During the 2012 Brazilian Grand Prix, the last and defining race of that Formula 1 season, Sebastian Vettel was in the running to win the World Championship for the 3rd time. However, during this decisive race, Vettel’s car was hit from the back early on. It sent him spinning, causing him to actually come in last during his 1st lap. It’s a Redbull. Sebastian Vettel in the middle of the track. It’s the worst possible scenario for Sebastian Vettel who started on the second row and is now running right down at the bottom of the field. If this were any other sport, the competition would have been over. However, Vettel’s analysts and engineers swooped in the moment the impact occurred.
Data and F1
This is where data analytics comes in. What drives Formula 1? Well, it’s not just racers — it’s also data. Every Grand Prix, teams of analysts spanning across continents work together in real-time on data analytics to churn out insights and solutions.
To understand how, let’s begin at the ECU — also known as the Electronic Control Unit. Each Formula 1 car today has a small ECU installed, which is sometimes referred to as a black-box. It’s essentially a powerful mini-computer weighing 2 to 3 kilos. The ECU does 2 things. Firstly, it provides master control for the car’s myriad of systems, including the engine, gearbox, throttle, and clutch.
Secondly, the ECU collects, processes, and uses the cloud to transmit heavy amounts of live data from the car back to the support teams, which include race control personnel, engineers, and data analysts.
These members are scattered across both the track circuit and the factory, often thousands of miles away in another continent. The ECU deals with more than 750 million live data points every race, across more than 1,000 input parameters. When processed, this adds up to an astonishing 300 to 400 gigabytes worth of data generated by each car every Grand Prix weekend.
How is the Data used?
With such heavy datasets requiring such complex analyses, it’s clear that Formula 1 isn’t just a race for the drivers, but it’s also a race for the analysts. Every Formula 1 race car is equipped with 150 to 300 sensors, which are spread across all of the car’s most integral components. This includes the combustion engine. There are also airflow and air pressure sensors scattered throughout the car, temperature sensors in the brakes and tires, and sensors that record the car’s live speeds. On top of that, there are also sensors which indicate the exact position and angle of the car throughout the entire race. The ECU collects all of the sensor data. And then processes and transmits it back to the support teams both on and off site.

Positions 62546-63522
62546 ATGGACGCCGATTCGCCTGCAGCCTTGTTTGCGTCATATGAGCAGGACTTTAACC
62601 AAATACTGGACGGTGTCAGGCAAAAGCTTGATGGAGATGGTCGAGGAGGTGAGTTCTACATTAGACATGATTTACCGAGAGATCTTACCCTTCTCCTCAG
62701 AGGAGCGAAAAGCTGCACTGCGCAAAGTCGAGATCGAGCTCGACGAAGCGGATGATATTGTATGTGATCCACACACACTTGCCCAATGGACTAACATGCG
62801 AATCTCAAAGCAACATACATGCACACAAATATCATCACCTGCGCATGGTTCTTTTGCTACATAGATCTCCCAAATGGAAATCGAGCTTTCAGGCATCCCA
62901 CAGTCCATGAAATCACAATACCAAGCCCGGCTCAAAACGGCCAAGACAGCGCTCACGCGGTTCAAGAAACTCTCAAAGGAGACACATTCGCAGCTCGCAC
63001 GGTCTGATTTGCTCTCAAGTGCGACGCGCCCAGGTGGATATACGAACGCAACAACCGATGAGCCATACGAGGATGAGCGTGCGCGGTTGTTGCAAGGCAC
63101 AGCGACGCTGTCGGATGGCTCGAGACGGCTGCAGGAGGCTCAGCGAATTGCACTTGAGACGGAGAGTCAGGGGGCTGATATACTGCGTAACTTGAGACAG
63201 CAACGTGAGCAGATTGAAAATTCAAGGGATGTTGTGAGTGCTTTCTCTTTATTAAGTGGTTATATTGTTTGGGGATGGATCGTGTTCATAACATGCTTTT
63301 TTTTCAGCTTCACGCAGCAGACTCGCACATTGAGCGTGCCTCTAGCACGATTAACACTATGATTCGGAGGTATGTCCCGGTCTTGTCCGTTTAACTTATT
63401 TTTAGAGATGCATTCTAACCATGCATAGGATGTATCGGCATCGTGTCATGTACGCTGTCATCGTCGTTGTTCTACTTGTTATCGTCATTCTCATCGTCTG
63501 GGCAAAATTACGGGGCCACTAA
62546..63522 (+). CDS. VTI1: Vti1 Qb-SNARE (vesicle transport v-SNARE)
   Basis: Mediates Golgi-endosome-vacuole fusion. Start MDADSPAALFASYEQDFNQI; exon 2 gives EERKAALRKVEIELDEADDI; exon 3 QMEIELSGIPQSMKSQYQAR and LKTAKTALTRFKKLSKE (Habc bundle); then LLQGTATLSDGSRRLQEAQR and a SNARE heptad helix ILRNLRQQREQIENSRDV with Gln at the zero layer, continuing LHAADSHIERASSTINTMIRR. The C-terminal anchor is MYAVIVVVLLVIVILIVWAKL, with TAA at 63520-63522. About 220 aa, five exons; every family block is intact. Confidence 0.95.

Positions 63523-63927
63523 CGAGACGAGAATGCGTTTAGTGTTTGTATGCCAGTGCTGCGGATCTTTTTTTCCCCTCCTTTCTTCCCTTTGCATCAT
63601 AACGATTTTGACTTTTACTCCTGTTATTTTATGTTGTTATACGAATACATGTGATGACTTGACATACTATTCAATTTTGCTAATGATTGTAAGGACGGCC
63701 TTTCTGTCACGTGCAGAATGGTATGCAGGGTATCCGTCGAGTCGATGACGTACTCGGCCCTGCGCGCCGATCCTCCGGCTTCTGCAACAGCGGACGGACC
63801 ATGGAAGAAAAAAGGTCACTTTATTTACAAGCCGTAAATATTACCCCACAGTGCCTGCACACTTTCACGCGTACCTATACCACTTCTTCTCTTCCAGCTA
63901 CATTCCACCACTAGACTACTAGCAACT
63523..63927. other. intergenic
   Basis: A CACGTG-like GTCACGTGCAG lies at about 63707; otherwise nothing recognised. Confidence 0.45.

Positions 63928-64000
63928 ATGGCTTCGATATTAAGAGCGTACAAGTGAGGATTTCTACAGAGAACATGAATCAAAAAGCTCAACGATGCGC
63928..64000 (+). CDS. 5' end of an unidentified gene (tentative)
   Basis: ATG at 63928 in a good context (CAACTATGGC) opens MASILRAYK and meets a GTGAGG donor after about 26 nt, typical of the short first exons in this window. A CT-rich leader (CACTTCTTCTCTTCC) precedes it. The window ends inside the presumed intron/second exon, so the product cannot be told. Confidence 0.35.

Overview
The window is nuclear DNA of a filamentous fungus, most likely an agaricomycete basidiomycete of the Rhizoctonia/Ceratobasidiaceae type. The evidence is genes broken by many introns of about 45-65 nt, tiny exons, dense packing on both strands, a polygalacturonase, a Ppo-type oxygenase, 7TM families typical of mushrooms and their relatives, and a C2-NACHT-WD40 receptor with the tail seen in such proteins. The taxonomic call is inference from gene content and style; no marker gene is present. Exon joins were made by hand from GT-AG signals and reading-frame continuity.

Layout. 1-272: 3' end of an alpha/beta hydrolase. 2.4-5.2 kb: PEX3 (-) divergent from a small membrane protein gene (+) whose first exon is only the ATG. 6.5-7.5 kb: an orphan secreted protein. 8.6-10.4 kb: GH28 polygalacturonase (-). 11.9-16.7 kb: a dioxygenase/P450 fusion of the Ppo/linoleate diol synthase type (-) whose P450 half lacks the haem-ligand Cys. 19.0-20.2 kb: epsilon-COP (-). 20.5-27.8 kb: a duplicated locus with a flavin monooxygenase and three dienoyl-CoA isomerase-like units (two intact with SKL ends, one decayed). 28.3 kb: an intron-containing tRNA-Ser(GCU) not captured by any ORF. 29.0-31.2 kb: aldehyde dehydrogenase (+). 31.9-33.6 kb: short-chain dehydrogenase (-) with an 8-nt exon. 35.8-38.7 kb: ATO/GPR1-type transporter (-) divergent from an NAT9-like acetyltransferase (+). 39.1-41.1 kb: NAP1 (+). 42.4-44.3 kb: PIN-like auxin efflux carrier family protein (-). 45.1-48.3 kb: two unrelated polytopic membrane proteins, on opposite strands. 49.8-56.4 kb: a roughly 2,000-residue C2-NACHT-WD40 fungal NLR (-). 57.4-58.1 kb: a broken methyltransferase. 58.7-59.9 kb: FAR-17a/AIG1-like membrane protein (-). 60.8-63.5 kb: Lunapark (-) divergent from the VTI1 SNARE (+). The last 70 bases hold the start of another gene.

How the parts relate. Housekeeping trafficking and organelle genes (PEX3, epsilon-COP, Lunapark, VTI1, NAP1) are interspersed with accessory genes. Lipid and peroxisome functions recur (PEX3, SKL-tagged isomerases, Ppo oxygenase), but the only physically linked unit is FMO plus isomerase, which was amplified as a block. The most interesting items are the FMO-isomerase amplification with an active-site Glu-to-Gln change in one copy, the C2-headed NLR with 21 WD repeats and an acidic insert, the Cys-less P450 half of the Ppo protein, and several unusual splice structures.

The offsite team at the factory does the bulk of the analysis. Once they receive the datasets from the ECU, they get to work immediately. The main software used in Formula 1 is called ATLAS, which stands for Advanced Telemetry Linked Acquisition System. McLaren, the manufacturer of ATLAS, says, “Expressing information contextually, and as patterns rather than plain numbers, enables experts to understand the correlation and relationships between the many pieces of data as they arrive in real-time.”
The insights generated by the factory are then shared with the onsite team. Thus ensuring that all team members are looped in on both the original raw data and its analysis findings. This information is then used to make quick decisions and drive actionable changes on the spot. The support teams can take steps to improve or fix the car’s condition by requesting a pit stop. From there, the onsite mechanics at the pit wall can change the tires, replace parts, tighten the wheel nut, realign the front wing angle to combat over or under steering, refine airflow, and so much more.
A Live Case Study of Data in F1:
Now let’s go back to the 2012 Brazilian Grand Prix. After Sebastian Vettel’s collision, his support teams remotely evaluated the salvageability of his car. Through a quick analysis of the live data transmitted from the sensors, the team knew the issues were mainly on the left side. Surrounding a balancing problem that would hinder the tires and engine.
By the time Vettel made his 1st pit stop on the 10th lap. The mechanics and engineers already created a solution for fixing the issue itself. As well as a pivoted strategy for winning the overall race. From knowing when to make pit stops or tire changes, to gauging fuel consumption and engine health. It turns out the secret to winning is data analytics.
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